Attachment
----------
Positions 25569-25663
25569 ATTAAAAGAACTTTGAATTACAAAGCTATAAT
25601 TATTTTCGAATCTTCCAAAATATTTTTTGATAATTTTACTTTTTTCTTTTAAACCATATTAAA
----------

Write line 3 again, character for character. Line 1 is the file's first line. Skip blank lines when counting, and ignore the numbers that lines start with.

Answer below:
25601 TATTTTCGAATCTTCCAAAATATTTTTTGATAATTTTACTTTTTTCTTTTAAACCATATTAAA